I read these books differently from how I’d read in the past. My own shelves were full of paperbacks. I wrote my name on the flyleaves and made notes in the margins, not always in pencil. 

          But I went slowly with Geoff’s books. I let them seduce me. I’d spend time looking at the cover, which meant I’d spend time thinking about the title. I’d imagine all the other people who’d read this text, in this volume or in others. The sameness of our experience was intoxicating. Sometimes, sitting in my armchair, those other readers felt so close I could count their eyelashes, see the pores of their skin. There was an almost erotic charge to the idea that they’d read the same words in the same order as me. 

          Although he was responsible for these heady experiences, I didn’t seem able to talk to Geoff about the books in the way I wanted. We discussed about tooling and gilding and damage to the boards. We talked about paper quality and marbling and how much we both liked it when there was printing in more than one colour. But if I tried to talk about the story in any way, he would clam up, like I’d offended him. Eventually, I stopped asking. 

          I loved them, but none of the volumes ever came close to that first experience with De Profundis. I would never recapture the feeling of that rapturous night when the words had poured out of the little, cream-coloured volume straight into me. It haunted me: I woke up, sometimes, with phrases on my tongue, and I would whisper them to myself as I waited for the kettle to boil in the little kitchenette at work, chant them to myself as I cycled home.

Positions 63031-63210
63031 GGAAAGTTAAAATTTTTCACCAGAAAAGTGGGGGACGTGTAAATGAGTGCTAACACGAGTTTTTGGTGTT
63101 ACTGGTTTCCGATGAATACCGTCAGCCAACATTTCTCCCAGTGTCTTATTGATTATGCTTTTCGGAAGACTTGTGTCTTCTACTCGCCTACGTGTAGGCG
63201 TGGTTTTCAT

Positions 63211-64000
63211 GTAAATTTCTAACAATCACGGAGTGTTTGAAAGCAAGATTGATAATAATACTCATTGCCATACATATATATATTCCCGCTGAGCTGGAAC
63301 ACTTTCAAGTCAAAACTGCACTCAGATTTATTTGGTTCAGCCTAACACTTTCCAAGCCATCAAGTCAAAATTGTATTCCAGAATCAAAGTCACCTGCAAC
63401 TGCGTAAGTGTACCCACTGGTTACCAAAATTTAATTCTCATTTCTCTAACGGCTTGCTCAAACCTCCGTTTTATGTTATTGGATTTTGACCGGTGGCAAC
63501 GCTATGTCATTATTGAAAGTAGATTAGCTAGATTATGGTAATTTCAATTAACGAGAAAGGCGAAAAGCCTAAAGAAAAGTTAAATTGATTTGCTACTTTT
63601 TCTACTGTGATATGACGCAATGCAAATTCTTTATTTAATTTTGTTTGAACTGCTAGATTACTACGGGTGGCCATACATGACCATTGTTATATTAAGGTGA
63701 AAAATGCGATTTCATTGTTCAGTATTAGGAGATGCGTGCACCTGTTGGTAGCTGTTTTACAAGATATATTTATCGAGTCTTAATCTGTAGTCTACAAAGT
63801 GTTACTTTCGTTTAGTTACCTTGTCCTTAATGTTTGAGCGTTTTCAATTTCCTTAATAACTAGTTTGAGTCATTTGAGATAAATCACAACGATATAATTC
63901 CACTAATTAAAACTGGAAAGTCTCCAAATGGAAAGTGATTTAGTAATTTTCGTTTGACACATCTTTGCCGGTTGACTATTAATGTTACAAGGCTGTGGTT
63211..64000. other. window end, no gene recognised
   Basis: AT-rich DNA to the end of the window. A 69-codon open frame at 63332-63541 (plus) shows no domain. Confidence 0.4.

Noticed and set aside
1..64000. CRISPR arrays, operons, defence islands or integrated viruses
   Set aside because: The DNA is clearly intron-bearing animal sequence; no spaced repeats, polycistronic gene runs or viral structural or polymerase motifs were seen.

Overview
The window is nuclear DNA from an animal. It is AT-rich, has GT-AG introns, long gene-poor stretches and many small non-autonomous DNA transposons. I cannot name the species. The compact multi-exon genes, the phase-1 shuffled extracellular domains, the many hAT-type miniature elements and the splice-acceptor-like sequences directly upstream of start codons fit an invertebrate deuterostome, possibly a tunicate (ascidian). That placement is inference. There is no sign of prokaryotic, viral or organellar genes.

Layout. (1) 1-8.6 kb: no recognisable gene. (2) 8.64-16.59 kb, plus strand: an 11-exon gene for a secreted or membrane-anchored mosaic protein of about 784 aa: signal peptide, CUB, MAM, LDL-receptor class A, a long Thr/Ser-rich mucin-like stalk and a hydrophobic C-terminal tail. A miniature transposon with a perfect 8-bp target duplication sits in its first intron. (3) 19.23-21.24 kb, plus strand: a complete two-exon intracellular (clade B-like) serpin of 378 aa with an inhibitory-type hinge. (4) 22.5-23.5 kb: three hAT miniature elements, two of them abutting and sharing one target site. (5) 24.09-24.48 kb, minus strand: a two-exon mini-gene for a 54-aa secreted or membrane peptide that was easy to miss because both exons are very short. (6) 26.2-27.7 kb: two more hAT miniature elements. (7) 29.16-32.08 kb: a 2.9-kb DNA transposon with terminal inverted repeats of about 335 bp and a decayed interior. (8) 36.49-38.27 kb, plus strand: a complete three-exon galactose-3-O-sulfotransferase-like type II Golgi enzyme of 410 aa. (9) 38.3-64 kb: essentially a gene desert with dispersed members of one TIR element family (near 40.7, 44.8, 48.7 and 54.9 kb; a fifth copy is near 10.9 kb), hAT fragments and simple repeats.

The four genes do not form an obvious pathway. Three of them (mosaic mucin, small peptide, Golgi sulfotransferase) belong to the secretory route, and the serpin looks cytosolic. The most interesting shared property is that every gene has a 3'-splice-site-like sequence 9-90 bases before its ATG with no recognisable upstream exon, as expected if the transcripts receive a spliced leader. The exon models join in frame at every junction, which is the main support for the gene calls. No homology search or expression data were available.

One Wednesday, I was rounding the corner towards the supermarket when Geoff called to me from behind. He was standing in the shadow of a big industrial bin. He beckoned me over.

          ‘You ok, Geoff?’ I asked.

          He nodded quickly. ‘I need a bit of help,’ he said.

          He pulled a creased envelope out of his pocket and unfolded it, extracting the letter inside. It was a single sheet with the council logo in one upper corner, and Geoff’s name and address in the other. Underneath was a brief message.

          ‘Can you take a look at this and tell me what it’s about?’ he asked.

          I scanned the letter. It explained that roadworks near Geoff’s property were about to begin. It warned that the repair work would cause disruption to traffic, and some noise during business hours. It informed residents that if they had any concerns they could phone the council offices or visit at specific times. I relayed all this to Geoff.

          He relaxed, visibly. He thanked me, and he wandered off into the dark.

          Late that night, when I was back home and had climbed into bed I lay awake, again, because of Geoff, thinking of all the books in his house. I pictured them sitting on the shelves, silent and unopened, and of Geoff, wandering from room to room, looking at them.


CLARE CAVENAGH is a copywriter and lives in London. Despite her master's in renaissance literature, she makes a steady income, in the tech sector no less. Her work has been published by Editions l'Hebe (Charmey, Switzerland) and Cambridge Quarterly.